Readers' Letters: What a tangled web Boris Johnson weaves

Murdo Fraser’s call for Boris Johnson to explain the “work meeting” underway in Number 10’s garden produced an answer (Perspective, 20 December). Colleagues gathering for improvised drinks in a garden were not “at a party”, but “people at work, talking about work”.
Is the Prime Minister being straight with British voters, wonder readers (Picture: Phil Noble/PA)Is the Prime Minister being straight with British voters, wonder readers (Picture: Phil Noble/PA)
Is the Prime Minister being straight with British voters, wonder readers (Picture: Phil Noble/PA)

For Mr Johnson this was not the same as millions leaving desks, shops, hospitals or factories and illicitly gathering in beer gardens or on terraces, “talking about work” with their mates. There are indeed two crucial differences. First, the office, retail, NHS and factory workers didn’t do the gathering, talking and drinking because it wasn’t allowed. Second, only Boris Johnson thinks that being “at work, talking about work” and “actually working” are the same thing. Every employee knows full well what opportunistic skiving looks like. The Prime Minister needs the grace to admit it.

Rather than via a press conference or in Parliament and open to scrutiny, however, the PM presented his preposterous explanation ashen-faced, squeezed into a corner of Downing Street’s library, backed against a wall of books imprisoned behind brass grilles. A perfect visual metaphor for Walter Scott’s trap: “Oh, what a tangled web we weave, when first we practice to deceive!”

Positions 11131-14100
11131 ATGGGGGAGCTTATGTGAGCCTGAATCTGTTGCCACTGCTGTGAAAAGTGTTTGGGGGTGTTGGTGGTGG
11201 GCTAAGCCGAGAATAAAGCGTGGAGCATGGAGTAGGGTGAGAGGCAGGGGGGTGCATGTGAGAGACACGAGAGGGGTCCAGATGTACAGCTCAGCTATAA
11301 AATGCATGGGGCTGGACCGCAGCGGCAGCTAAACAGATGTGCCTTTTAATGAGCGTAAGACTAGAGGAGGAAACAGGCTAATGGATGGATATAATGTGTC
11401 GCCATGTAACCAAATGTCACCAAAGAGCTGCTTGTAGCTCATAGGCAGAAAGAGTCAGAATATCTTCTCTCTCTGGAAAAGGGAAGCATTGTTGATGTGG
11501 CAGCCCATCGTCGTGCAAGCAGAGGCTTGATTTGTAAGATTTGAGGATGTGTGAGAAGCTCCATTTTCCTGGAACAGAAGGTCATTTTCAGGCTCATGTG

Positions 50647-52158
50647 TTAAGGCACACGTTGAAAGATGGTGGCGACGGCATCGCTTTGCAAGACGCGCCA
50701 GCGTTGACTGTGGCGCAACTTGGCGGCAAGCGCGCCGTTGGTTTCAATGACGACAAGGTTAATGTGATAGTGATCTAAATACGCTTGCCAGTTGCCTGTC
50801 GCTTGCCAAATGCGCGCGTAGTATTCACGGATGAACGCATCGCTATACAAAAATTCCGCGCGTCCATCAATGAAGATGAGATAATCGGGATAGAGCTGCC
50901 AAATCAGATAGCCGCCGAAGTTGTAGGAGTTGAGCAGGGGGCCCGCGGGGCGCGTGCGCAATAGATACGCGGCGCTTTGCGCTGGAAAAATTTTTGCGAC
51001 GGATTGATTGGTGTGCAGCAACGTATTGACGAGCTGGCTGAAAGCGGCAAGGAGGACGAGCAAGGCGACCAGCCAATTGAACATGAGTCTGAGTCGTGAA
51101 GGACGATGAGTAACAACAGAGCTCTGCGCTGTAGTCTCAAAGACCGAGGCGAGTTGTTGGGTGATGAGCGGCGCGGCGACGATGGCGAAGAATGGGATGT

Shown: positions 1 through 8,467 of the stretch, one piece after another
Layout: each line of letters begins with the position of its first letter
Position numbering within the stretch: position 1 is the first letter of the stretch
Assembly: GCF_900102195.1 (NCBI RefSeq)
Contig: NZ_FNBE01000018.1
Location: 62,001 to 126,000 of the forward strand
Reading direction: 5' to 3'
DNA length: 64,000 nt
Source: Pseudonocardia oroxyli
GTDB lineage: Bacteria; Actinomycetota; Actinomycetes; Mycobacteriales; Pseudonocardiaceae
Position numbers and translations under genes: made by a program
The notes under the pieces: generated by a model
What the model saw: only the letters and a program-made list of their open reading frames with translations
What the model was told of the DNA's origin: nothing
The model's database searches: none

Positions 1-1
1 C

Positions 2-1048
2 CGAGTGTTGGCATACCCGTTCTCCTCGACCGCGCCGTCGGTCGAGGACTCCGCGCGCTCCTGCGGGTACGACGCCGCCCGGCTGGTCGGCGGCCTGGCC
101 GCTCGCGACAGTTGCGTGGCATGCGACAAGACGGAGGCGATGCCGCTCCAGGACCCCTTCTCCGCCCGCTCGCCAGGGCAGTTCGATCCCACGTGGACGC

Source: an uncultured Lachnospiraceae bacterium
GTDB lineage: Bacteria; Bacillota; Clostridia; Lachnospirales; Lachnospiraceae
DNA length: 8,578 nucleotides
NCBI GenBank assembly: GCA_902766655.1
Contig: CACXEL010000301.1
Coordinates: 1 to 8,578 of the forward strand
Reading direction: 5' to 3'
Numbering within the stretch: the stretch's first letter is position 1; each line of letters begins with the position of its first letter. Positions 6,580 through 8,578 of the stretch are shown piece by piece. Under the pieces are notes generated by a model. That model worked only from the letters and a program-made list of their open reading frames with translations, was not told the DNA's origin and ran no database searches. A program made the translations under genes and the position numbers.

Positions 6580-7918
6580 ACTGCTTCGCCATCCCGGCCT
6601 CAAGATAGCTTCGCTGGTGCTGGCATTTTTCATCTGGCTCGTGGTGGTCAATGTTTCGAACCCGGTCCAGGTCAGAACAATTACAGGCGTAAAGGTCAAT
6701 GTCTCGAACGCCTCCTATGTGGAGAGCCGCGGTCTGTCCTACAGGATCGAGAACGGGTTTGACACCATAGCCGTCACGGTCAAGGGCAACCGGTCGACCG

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As Lord Frost’s fantasy of global Brexit Britain also unravelled, his resignation letter mentioned “freedom and independence as a country” and “the process of building a new relationship with the EU”: 55 per cent of the people of Scotland would say “yes, we’ll take that”. Lord Frost also praised the lightly regulated, low-tax, entrepreneurial economy, adding “300 years of history show that countries which take that route grow and prosper”. Not only the majority in Scotland but 100 per cent of the population north of Birmingham know that the failure to achieve 300 years of equal growth and prosperity across the UK now needs a “Department for Levelling Up”, whose first spectacular failure was levelling up public transport for the north.

Armando Ianucci, creator of satirical sitcom The Thick of It, admitted that the cast improvised outlandish “policies” for the show, jokes that, astonishingly, became law (the “bedroom tax” being one). Now we’ve seen policy emerging from “people talking about work” over a few drinks it’s clear that the UK government is beyond satire. If only Scotland had a way out.

(Dr) Geraldine Prince, North Berwick, East Lothian

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Downing Street Picture: Boris Johnson owes an explanation for 'cheese and wine' ...

Twain wreck

As the deceit and lies of this Tory government goes into overdrive, any credibility it had is gone. The twin disasters of Brexit and Covid have created a culture of corruption which is now endemic, spearheaded by the fading star of Boris Johnson. The choice facing Scotland is either independence or stagnation within a struggling British state. Only as an independent nation can we work towards a fairer, greener and more prosperous country. The desire to bring about such change must come from the passion and soul of the Scottish people.